there) to help? What do you think you should do?

Absolutely. My friend Thomas Scheibitz – a German contemporary artist and sculptor who grew up under DDR communist dictatorship, understands what it means to live under an oppressive governmental system with no regard for human lives. We had fascinating conversations on this topic. In contrast to pre-internet societies like the East Germans, a distinctive feature of the Iranian “Woman, Life, Freedom” revolutions is the critical role of social media and hashtags. The more people share these hashtags and support their Iranian friends by posting videos and news from Iran, the more importance they will attach to it and incentivize the western media to report about it. It will also support the Iranian people in spirit to sustain the momentum of their quest to overthrow their oppressors.

Which institutions and organizations should be supported? And why these in particular?

Iran Wire is a funded news outlet that does great journalistic work and relies on donations. In addition, Iran DAO have created a crypto fund similar to Ukraine DAO to support the Iranian revolutionaries and their families. https://

ARYA ZAPPA (Photo: Jeremy John)

To position oneself clearly politically and to get involved socially is one thing, the other is the concrete political process. How realistic is it that official diplomacy, NGOs and also agitative, oppositional groups in Iran will get a change process moderated with the system?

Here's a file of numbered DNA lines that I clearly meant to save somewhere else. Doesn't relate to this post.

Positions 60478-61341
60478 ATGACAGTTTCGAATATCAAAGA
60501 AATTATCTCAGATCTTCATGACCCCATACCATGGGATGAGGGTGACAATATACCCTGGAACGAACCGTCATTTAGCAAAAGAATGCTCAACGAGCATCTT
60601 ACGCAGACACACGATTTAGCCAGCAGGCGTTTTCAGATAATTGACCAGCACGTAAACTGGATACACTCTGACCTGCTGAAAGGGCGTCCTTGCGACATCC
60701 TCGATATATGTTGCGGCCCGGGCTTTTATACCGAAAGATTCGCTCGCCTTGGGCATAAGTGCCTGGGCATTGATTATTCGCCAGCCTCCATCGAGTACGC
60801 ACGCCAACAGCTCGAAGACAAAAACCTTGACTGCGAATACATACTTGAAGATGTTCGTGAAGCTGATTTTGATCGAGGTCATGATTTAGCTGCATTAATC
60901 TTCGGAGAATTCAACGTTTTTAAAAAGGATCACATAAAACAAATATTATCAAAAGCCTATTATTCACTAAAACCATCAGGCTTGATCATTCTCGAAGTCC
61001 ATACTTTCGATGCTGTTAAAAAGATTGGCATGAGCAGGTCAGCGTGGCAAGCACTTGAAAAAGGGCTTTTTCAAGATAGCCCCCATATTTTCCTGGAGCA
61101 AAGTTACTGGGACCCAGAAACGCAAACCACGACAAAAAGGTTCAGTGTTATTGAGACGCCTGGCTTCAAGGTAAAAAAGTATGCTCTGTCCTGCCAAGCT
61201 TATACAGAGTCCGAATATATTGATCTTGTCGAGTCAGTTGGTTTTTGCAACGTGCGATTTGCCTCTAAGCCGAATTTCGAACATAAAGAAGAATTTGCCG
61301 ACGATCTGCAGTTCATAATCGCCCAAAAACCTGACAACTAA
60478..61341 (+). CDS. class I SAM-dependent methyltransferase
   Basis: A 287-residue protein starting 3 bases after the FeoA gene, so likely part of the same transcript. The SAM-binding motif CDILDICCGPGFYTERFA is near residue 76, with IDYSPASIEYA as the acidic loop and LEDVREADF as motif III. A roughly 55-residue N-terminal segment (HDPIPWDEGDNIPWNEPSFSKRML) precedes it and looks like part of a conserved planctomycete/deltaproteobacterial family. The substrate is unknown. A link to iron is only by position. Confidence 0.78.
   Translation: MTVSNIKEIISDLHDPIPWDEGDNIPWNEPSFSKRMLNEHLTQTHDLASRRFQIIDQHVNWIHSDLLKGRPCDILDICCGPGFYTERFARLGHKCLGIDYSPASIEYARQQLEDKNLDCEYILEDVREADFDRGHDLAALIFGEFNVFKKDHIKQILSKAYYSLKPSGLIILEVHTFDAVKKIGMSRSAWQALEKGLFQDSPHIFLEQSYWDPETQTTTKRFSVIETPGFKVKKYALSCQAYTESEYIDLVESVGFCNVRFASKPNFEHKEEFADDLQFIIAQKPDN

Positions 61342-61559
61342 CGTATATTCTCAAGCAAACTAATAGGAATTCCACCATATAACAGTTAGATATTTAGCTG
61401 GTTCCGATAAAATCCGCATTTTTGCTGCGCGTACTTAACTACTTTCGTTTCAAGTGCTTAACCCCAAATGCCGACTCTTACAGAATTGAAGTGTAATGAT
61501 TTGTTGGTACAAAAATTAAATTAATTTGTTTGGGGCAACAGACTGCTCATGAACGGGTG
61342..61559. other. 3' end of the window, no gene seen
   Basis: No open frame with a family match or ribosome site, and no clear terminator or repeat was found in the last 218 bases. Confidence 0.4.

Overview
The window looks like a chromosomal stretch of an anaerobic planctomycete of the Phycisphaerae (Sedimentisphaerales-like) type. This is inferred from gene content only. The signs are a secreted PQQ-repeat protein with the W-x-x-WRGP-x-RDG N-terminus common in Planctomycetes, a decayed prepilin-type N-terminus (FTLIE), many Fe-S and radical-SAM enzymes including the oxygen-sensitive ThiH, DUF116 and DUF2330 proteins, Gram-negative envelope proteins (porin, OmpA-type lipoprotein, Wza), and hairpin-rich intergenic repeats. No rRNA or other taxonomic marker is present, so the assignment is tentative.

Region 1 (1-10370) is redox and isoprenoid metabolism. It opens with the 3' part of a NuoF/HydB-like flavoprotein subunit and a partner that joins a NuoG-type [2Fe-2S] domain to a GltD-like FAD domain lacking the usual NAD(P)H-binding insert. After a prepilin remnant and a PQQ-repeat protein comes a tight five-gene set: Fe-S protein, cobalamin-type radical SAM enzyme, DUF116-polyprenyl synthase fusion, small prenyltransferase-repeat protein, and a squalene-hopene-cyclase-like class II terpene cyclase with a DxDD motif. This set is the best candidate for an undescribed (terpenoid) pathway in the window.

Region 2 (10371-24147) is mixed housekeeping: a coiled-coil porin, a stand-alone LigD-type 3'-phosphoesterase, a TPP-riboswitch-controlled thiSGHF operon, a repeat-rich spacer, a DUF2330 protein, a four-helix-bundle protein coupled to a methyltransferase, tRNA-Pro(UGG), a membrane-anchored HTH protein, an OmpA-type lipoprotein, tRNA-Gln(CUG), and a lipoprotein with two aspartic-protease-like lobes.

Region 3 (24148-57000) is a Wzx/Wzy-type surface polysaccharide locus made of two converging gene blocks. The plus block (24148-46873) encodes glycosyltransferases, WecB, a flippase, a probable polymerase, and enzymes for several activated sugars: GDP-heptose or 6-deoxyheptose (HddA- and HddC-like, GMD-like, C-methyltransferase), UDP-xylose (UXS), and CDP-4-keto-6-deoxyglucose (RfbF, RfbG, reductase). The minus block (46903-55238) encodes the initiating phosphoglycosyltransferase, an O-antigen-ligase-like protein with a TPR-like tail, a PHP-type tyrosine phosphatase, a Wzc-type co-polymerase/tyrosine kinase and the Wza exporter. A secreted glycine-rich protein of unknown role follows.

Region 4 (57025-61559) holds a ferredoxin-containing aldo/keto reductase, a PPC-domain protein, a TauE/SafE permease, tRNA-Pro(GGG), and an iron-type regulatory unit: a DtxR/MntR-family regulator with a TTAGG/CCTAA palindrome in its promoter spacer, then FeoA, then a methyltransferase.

This is highly unlikely. Iranians don’t want reforms. They ask for regime change. This regime is the manifestation of evil in its nastiest and most brutal form, raping, killing, torturing, and blinding even children as young as 10. There is no room for negotiation and reforms with a psychopathic system. For a better understanding of the sentiment: What happened to Iran in 1979 is the equivalent of if someone would open all asylums and high-security prison units of a country and hand over the keys of governance to a bunch of psychopaths and predators. When Israel bombed Iranian weapon facilities last week, thousands of Iranians were thanking Israeli Journalist and activist Emily Schrader via Twitter, which was bizarre but made sense. Israel has been the only ally of the Iranian people, walking the talk. It’s not that I advocate for war. But the international community has yet to understand the urgency of the situation. Every day they wait to take action is a direct contribution to the armament of a dangerous regime that is tirelessly working on getting its apocalyptic claws on an apocalyptic weapon. Clearly, there is no room for a nuclear deal or reforms. The west must kick out the representatives of the Islamic regime and close their embassies. Additionally, declare the IRGC as a terrorist organization. They must stop legitimizing this regime and undermining the Iranian revolution.